Buying a Field Monitor for guerilla film making

I took the step yesterday of looking at various types and models of ‘field monitors’, researching for the Nth week in a row. Again. After receiving my Glidecam I felt like the next logical step was an external monitor. The basics of this are mainly because trying to get fine focus and framing using a tiny screen on the back of a DSLR isn’t adequate. If something isn’t right on the cameras tiny 3 inch screen, you’d sure as heck notice it on a 46 inch screen. Imagine it on a full sized cinema screen. Need I say more?

As usual, I researched a bunch of monitors and even wireless systems. And every time I was drawn back to monitors made by Lilliput. Some people have opted for 4 inch monitors but I personally don’t feel the step from a 3 inch up to a 4 inch is worthwhile though I understand weight is a factor here. Lilliput have a range of 7 inch monitors that looked of good build and quality, however I had read from several reviews this can be hit-and-miss. One person has reported knocking their Lilliput monitor and it breaking into several pieces making it indistinguishable from being an actual monitor.

I first came across Lilliput monitors when I worked at Bloomberg. Almost every desk had one below the computer screens so everyone could see the output of the live channel they were working on:

A Lilliput monitor seen on a Directors desk at Bloomberg

These caught my eye and sent me on the search for the right one. I’d read about sync issues between cameras and the monitors which meant that when you pressed the RECORD button on your camera the monitor would flash to a different input before flicking back again which could take up to three seconds. I also read about issues with aspects being stretched. However, for all the set-ups I’d used my camera and rigs for the three second delay wasn’t an issue. The streched aspects might be.

I use Magic Lantern with my Canon 550D. This “add-on” is a bit of software that works alongside your camera (although not endorsed by Canon) and gives you additional tools such as on-screen audio monitoring and waveforms. An experimental addition was the ability for items on your screen to have a red outline showing when things are in focus and zebra patterns for when parts of your shots are blown out and over exposed. Lilliput have taken this idea to another level by adding some of these abilities directly to the monitor itself. The version that interested me was the “Lilliput 5D II IO P”, which indicates it’s designed for working with the Canon 5D II, has an HDMI In and Out throughput (so no need for an HDMI splitter if you want to send the signal on to another monitor), and the ‘P’ indicates the Peaking tool which highlights image problems. I therefore opted for this version.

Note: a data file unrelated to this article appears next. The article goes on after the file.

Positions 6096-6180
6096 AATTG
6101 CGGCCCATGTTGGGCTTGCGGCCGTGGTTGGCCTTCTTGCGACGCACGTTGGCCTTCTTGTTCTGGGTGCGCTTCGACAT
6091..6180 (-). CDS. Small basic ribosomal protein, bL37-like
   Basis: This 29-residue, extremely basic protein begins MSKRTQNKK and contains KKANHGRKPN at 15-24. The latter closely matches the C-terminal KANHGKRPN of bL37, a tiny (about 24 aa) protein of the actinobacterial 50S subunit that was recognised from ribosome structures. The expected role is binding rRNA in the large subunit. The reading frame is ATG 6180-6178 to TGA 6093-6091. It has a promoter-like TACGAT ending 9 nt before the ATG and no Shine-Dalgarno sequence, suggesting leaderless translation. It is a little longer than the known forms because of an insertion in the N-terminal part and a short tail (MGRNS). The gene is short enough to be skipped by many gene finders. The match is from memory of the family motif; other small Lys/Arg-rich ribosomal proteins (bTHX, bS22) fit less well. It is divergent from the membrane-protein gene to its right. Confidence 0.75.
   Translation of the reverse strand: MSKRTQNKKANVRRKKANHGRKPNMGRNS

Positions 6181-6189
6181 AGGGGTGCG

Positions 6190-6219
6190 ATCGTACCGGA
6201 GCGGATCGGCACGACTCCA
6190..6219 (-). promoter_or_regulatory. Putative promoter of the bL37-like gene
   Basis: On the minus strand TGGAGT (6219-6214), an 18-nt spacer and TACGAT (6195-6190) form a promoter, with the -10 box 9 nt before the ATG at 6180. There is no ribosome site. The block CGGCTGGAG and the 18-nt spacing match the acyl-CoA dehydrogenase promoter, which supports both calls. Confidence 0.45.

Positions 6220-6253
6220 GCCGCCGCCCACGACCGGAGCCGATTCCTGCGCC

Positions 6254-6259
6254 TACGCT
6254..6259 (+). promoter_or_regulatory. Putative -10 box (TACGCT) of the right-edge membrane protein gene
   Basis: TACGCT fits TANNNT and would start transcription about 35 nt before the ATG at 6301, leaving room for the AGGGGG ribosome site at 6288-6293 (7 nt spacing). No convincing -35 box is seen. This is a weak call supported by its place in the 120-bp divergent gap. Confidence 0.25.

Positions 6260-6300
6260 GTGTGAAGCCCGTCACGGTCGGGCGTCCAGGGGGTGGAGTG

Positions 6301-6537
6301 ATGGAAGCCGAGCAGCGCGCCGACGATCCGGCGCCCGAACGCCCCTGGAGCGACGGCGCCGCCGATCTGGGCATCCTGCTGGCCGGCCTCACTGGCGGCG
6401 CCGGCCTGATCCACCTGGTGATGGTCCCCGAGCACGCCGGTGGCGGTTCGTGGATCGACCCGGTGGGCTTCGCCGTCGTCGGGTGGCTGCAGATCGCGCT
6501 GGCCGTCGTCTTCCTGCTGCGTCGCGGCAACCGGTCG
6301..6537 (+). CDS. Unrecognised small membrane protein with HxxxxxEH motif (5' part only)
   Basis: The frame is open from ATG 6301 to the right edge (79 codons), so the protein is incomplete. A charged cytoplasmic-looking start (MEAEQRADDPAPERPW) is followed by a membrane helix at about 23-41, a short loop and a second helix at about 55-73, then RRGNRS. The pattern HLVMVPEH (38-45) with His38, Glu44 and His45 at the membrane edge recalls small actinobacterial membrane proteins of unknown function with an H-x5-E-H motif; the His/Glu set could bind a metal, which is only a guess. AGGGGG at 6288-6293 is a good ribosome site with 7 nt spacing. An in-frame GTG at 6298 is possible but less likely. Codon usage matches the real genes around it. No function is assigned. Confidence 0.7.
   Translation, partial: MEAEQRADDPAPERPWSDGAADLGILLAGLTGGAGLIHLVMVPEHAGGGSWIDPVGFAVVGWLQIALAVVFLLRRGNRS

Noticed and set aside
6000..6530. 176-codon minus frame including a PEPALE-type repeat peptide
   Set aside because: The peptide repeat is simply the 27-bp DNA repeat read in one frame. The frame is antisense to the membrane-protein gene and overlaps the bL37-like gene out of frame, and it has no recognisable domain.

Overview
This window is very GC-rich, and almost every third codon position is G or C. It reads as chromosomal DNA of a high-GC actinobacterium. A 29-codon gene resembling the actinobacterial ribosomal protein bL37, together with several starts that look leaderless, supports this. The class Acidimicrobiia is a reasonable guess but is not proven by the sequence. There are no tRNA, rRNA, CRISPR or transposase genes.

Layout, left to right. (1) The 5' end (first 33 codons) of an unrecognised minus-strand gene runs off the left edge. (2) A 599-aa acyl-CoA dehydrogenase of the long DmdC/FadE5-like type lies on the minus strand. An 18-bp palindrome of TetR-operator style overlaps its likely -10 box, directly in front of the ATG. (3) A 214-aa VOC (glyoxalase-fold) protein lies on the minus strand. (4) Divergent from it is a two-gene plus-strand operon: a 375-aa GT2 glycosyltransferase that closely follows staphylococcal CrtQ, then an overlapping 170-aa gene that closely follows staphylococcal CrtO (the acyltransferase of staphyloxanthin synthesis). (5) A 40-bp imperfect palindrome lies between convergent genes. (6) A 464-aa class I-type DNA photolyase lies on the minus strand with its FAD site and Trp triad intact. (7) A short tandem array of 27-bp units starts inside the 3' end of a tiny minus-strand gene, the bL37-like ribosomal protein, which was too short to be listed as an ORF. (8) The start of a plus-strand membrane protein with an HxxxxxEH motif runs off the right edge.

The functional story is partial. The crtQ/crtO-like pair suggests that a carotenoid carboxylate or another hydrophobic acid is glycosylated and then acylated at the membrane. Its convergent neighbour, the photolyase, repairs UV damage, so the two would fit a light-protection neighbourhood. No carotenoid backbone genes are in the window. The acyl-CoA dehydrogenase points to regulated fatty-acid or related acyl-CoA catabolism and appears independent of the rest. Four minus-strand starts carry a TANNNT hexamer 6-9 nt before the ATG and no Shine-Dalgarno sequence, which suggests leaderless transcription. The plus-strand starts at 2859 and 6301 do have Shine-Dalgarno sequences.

Lilliput 7 inch monitor with HDMI in and out, with Peaking 32V3H-H6AThe monitor can run from the mains supply or from a battery pack that slots directly onto the back of the monitor. Lilliput, and several knock-off manufacturers, have designed several adapter plates that fit onto the back of these monitors so you can use consumer batteries that you may already have. For example if you already own Canon DV cameras you may have an abundance of Canon batteries. Therefore the Canon battery plate is ideal for your situation. Thankfully most of the deals on eBay come with a battery and compatible plate and a charger, as well as an additional plate for a different manufacturer of battery. There is also an external battery you can charge and plug into the 12v socket if having the battery on the back of the monitor causes a weight issue (such as having a field monitor weighing too heavily on the front of your steadicam system).

When my parcel arrived I ripped it open and cupped the monitor and battery in one hand to gauge the weight. It felt not too bad, but attaching the monitor to the Glidecam became difficult with the cheap hot shoe adapter the monitor came with. The bottom plate was now simply too heavy. I tried adding more weight to the top but it became increasingly difficult to balance. Noticeably more so because the hot shoe adapter was so flimsy the monitor could slip or droop, which threw the Glidecam out entirely.

I can either go with a different adapter to fit the monitor onto the Glidecam bottom plate, or find some form of clamp that will attach the monitor to the central pillar.

To see a ridiculous-but-genius two-camera DSLR rig with a field monitor attached, have a look at this video:

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